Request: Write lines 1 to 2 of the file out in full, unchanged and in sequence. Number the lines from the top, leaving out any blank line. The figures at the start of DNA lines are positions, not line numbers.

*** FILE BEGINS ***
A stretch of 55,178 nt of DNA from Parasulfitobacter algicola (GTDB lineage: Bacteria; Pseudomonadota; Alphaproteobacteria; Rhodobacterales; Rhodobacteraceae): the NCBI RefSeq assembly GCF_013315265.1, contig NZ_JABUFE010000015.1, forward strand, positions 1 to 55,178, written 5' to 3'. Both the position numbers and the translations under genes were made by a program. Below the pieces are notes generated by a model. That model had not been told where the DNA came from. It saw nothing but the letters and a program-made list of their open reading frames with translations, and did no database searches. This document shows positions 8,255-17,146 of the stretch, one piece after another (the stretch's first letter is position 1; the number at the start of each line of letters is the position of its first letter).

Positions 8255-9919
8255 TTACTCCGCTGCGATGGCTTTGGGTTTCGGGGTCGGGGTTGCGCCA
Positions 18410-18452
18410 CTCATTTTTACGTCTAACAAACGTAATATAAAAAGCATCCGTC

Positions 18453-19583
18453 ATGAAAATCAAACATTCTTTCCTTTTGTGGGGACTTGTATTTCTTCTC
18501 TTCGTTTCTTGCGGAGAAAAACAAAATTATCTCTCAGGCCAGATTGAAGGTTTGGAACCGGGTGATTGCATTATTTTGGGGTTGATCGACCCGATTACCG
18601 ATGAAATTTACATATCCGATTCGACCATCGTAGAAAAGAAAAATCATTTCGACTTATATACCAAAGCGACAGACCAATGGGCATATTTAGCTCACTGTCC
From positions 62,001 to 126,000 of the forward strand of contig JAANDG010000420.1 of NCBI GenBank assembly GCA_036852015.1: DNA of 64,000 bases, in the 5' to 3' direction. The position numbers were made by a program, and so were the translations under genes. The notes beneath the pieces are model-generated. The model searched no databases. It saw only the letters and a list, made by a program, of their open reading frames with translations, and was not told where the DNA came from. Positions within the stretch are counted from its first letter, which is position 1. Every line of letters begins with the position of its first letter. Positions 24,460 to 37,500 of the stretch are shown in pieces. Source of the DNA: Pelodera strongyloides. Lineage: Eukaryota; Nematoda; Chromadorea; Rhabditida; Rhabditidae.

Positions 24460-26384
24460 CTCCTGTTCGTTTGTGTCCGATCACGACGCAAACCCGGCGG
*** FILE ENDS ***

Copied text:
A stretch of 55,178 nt of DNA from Parasulfitobacter algicola (GTDB lineage: Bacteria; Pseudomonadota; Alphaproteobacteria; Rhodobacterales; Rhodobacteraceae): the NCBI RefSeq assembly GCF_013315265.1, contig NZ_JABUFE010000015.1, forward strand, positions 1 to 55,178, written 5' to 3'. Both the position numbers and the translations under genes were made by a program. Below the pieces are notes generated by a model. That model had not been told where the DNA came from. It saw nothing but the letters and a program-made list of their open reading frames with translations, and did no database searches. This document shows positions 8,255-17,146 of the stretch, one piece after another (the stretch's first letter is position 1; the number at the start of each line of letters is the position of its first letter).

Positions 8255-9919